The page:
Tea Party Flexes Muscles with Recall Efforts
It came out of nowhere, and now, over a year later, the Tea Party movement is a major player in U.S. politics. Dismissed by the media, the first activists who gathered together to protest tax day in 2009 have grown into a movement that can elect or defeat candidates for federal office. But, what if a candidate is already elected? That’s ok, because some Tea Party activists are focusing their attention on recalling certain federal officials. Is it legal? We’ll soon find out.
As noted in a story on Politico.com, “Tea Party forces are seizing on a new strategy in their attempt to purge Senate incumbents from office: the recall.” In this case, we are talking about the Tea Party movement in New Jersey, and the target is Democrat Sen. Robert Menendez.
The most prominent attempt to recall a sitting senator is currently unfolding in New Jersey, where Democratic Sen. Robert Menendez awaits a state high court ruling on whether a recall effort against him can go forward.
The New Jersey lawsuit — which questions whether tea party forces can legally gather signatures to petition for a ballot recall of a federal official — is emerging as the beachhead for a movement that some activists envision sweeping the country, the next step in the evolution of tea parties as a political force.
So… is this a massive waste of time or the next venue for the Tea Party movement to show its strength?
The Washington Times reports that the recall efforts (Louisiana and North Dakota activists have also joined in the recall proceedings) are “a long-shot approach, the legal hurdles are tremendous – no member of Congress has ever been recalled – and it’s limited only to states with recall laws that are broad enough to include federal officeholders.”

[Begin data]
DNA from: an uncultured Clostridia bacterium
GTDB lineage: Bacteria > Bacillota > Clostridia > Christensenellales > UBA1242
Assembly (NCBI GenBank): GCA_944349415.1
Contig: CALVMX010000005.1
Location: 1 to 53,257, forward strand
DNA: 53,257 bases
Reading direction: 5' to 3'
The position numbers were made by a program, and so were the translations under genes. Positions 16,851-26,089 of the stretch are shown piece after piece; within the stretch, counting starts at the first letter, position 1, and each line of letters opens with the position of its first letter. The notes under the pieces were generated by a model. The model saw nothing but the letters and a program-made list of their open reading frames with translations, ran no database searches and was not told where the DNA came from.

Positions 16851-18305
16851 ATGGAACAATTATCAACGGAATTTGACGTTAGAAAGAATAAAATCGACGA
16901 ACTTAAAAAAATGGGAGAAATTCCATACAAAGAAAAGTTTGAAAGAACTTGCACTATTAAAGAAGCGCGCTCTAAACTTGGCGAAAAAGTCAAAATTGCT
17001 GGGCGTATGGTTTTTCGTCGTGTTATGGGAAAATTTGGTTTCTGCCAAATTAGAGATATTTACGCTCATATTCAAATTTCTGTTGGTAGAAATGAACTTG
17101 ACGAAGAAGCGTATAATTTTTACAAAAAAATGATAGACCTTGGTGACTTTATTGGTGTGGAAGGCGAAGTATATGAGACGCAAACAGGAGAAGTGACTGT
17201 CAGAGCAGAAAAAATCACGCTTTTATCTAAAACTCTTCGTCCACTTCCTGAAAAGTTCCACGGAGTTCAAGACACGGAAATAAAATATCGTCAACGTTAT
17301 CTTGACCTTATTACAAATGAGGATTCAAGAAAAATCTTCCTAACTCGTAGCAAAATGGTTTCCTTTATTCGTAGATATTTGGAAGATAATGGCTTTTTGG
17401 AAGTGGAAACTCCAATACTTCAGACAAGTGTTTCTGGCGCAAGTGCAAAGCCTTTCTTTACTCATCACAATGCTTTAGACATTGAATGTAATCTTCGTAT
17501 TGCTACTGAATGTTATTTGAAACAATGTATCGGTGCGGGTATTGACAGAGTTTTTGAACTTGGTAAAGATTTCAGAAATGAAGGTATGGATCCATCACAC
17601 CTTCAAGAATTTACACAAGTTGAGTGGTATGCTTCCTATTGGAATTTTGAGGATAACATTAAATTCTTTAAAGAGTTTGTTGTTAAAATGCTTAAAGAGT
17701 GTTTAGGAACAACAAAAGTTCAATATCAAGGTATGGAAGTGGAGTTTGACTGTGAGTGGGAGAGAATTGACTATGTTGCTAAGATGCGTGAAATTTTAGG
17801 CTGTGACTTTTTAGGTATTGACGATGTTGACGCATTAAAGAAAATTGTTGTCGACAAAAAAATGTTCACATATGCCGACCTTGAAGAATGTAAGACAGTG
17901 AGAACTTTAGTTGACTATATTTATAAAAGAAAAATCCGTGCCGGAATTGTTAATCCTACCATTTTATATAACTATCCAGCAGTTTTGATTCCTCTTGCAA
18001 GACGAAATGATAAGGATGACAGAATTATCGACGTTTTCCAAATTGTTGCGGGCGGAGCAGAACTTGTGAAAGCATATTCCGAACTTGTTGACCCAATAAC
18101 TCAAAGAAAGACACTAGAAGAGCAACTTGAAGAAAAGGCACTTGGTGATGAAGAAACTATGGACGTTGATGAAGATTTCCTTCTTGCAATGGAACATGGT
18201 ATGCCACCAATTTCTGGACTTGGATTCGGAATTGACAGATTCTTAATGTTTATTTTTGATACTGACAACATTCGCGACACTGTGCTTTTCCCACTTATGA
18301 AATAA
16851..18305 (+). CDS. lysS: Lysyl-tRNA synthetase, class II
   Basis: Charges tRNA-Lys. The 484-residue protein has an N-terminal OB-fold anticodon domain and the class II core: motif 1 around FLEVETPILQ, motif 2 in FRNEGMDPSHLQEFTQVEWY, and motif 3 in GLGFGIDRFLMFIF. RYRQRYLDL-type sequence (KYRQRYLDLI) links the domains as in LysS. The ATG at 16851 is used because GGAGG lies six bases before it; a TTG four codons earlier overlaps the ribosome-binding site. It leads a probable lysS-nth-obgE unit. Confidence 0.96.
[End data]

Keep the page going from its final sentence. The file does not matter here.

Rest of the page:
A report by the Congressional Research Service, the advisory think tank for Congress, says the Constitution does not authorize a recall and says it’s never happened.
“The recall of members was considered during the time of the drafting of the federal Constitution in 1787, but no such provisions were included in the final version sent to the states for ratification, and the specific drafting and ratifying debates indicate an express understanding of the framers and ratifiers that no right or power to recall a senator or representative from the United States Congress exists under the Constitution,” Jack Maskell, the CRS report’s author, wrote.
Several court cases have already ruled on issues regarding states trying to recall federal officials. Each time, the courts have noted that the U.S. Constitution contains the guidelines for service in Congress, and the states cannot alter those guidelines. This is exactly why term limits on federal officials will never work unless the Constitution is amended. The blog Dissenting Justice notes a few examples:
As the Supreme Court held in Powell v. McCormack, the Constitution establishes all of the requirements for members of the House and Senate. In Powell, the Court held that Congress could not alter those requirements. The House tried to block Adam Clayton Powell from taking his House seat on the grounds that he had engaged in financial impropriety. The Constitution, however, did not allow the House to block Powell, because he had met all of the requirements of office listed in the Constitution.
In US Term Limits v. Thornton, the Supreme Court extended Powell and held that states lacked the authority to alter the requirements of members of Congress as well. Thornton involved a challenge to an Arkansas law that established term limits for members of the House and Senate. The Court held that the law violated the Constitution. There is nothing unique about a “recall” statute that would make it permissible.
I have had many conversations with friends and colleagues about the Tea Party movement, and one point I raise over and over again is that its real power lies in the fact that it is a MOVEMENT, not a political party. As long as it remains a movement, focused on those core issues that got people off the couch to start with, then it will continue to have influence. But if the movement branches too far or tries to become too organized and bureaucratic, then it will suffer.
The Tea Party’s message of more freedom, lower taxes, less spending, and a small federal government is resonating throughout the country. This message will have a HUGE impact in the November elections, and it will show the power of the people vs the power of the establishment in Washington. I’m banking on the power of the people…. so let’s stay focused and put our time, money, and efforts where they can do the most good… defeating Democrats at the ballot box.